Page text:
Although the Napa City Council voted to limit trucked water to parcels outside of the city limits to 6000 gallons a month versus 4000 gallons, for those with more than one house on a property or livestock, this is not sustainable. At the same time, “interruptible Ag” customers are receiving 80% of their 2020 draw. Is water for wineries and vineyards being prioritized before drinking water for those county residents unlucky enough to have their wells drained by county sanctioned development and by changes in our climate? Isn’t it time our county government takes up water security for all?–editors
The following LTE appeared in the Napa Register on July 15, 2021.
The Water Wars Have Begun
by Patricia Damery
Those of us who attended the city of Napa’s Zoom meeting outlining the proposed changes to the hydrant meter usage starting Aug. 1, 2021 (to be voted on at the Napa City Council on July 20), witnessed the beginning of what promises to become a contentious and challenging transition into water rationing.
We agree with the city’s clear-eyed attention to the water emergency in our county, planning to meet the needs of city residents. However, we are alarmed at the county’s apparent blind eye to the needs of residents outside of the city.
Since 2009, the trucking of water to rural customers from the city of Napa hydrants has increased. Rural wells have become underperforming or dry due to increased development, the drilling of more wells, and climate changes and drought. This year trucking reached an all-time high. Between January and June, the amount of water trucked has doubled from the same period last year, going from 24 acre-feet (AF) in 2020 to 47 AF in 2021.
Napa city gets 59% of its water from the North Bay Aqueduct, reserving Lake Hennessy reservoir for use should the city need this water in coming years. Currently, the lake is at 63% capacity. Last season’s low rainfall added only 1,000 AF to the reservoir. The city of Napa has asked city residents to reduce water by 15% voluntarily, but usage has increased. To make up for this, residents must reduce water usage by 20% from August through October or until the rains begin. Irrigation of landscaping will be further restricted. A goal is to keep Lake Hennessy at 54% of capacity by November 2021 as insurance against another dry winter.
But what does the county plan for our water emergency? What about those whose wells have been heavily impacted by the county’s addiction to development and the permitting of more and more wells, resulting in the need for trucked water? As of Aug. 1, rural residents will be limited to 4,000 gallons [The City Council voted in 6000 gallons limit] of trucked water a month for indoor purposes only. Outdoor irrigation with trucked water is prohibited. For a family of four, the 4,000 gallon limit per month means 33 gallons a day each. The average person uses 80-100 gallons a day. There is no leeway for farm animals.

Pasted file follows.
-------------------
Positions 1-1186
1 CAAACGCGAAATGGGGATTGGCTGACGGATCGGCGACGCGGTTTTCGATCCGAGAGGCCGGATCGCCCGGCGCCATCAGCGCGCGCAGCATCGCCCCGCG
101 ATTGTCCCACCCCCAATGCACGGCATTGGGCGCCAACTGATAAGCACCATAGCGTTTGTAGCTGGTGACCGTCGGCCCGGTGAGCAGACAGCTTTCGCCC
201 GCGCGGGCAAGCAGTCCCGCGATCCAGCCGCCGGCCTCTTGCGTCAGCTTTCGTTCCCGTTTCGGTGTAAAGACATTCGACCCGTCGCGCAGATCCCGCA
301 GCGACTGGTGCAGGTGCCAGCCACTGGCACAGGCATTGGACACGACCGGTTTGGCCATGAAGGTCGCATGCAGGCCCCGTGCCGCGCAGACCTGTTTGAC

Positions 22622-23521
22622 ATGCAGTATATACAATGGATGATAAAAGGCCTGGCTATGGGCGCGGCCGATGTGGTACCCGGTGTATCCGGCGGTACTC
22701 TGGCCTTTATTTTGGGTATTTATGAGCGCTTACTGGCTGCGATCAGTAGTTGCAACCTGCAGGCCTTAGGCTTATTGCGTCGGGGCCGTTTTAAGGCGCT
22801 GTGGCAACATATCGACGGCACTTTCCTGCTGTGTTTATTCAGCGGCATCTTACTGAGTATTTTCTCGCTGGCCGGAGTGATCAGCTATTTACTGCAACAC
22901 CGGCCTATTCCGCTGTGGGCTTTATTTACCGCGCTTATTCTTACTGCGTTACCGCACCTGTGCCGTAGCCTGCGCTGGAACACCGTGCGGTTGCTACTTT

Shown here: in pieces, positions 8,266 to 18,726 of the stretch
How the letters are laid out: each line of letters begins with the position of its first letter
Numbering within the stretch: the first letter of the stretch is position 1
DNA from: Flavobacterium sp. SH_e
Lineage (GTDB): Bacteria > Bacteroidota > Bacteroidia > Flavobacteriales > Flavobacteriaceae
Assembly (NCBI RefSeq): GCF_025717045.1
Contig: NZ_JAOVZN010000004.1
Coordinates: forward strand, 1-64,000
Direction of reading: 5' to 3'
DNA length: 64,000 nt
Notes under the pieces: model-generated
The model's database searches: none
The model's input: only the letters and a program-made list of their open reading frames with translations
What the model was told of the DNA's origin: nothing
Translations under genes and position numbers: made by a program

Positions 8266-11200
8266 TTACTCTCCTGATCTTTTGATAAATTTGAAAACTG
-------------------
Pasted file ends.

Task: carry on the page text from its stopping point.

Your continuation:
When confronted with this situation, Napa County Director of Planning, Building, and Environment David Morrison stated that those living in rural areas must accept that we don’t have the amenities of those living within the city limits — like sidewalks — implying access to drinking water is an amenity.
Director Morrison, access to water is not an amenity. It is a right. And the county is culpable. In too many cases, our wells have been dried by the county’s refusing to consider the cumulative impact of development and well drilling in areas where neighbors report water problems. These reports are effectively ignored and dismissed as anecdotal. Groundwater is a complex issue, Director Morrison asserts. The lack of it, though, is not complex. Maybe it’s time for a moratorium on development until the complexities of groundwater are figured out.
Rural residents are not the only ones who are impacted. Trucked water may not be used for commercial purposes or for construction on property outside Napa city limits. There will be a cap on the amount of water a trucking company can haul. Those vineyards and wineries receiving “interruptible Ag water” will be required to cut back by 20% of 2020 usage. And while all of this is going on, the Groundwater Sustainability Agency Advisory Committee is trying to prove that there is no overdraft of the Napa County sub-basin.
Please, isn’t it time we look at the larger picture? In the June 9 meeting, Director Morrison stated there are 70-some water providers within Napa County. Napa city and American Canyon both purchase water from the North Bay Aqueduct, which the state has cut back to 5% of the usual allotment. Will there come a time when Napa city also needs to draw on groundwater? Isn’t it time we have an agency that coordinates all the water in Napa County? All of us will be making sacrifices and learning to live within our water budget, but let’s get our planners and builders on board as well. Otherwise, we will not all have adequate access to drinking water.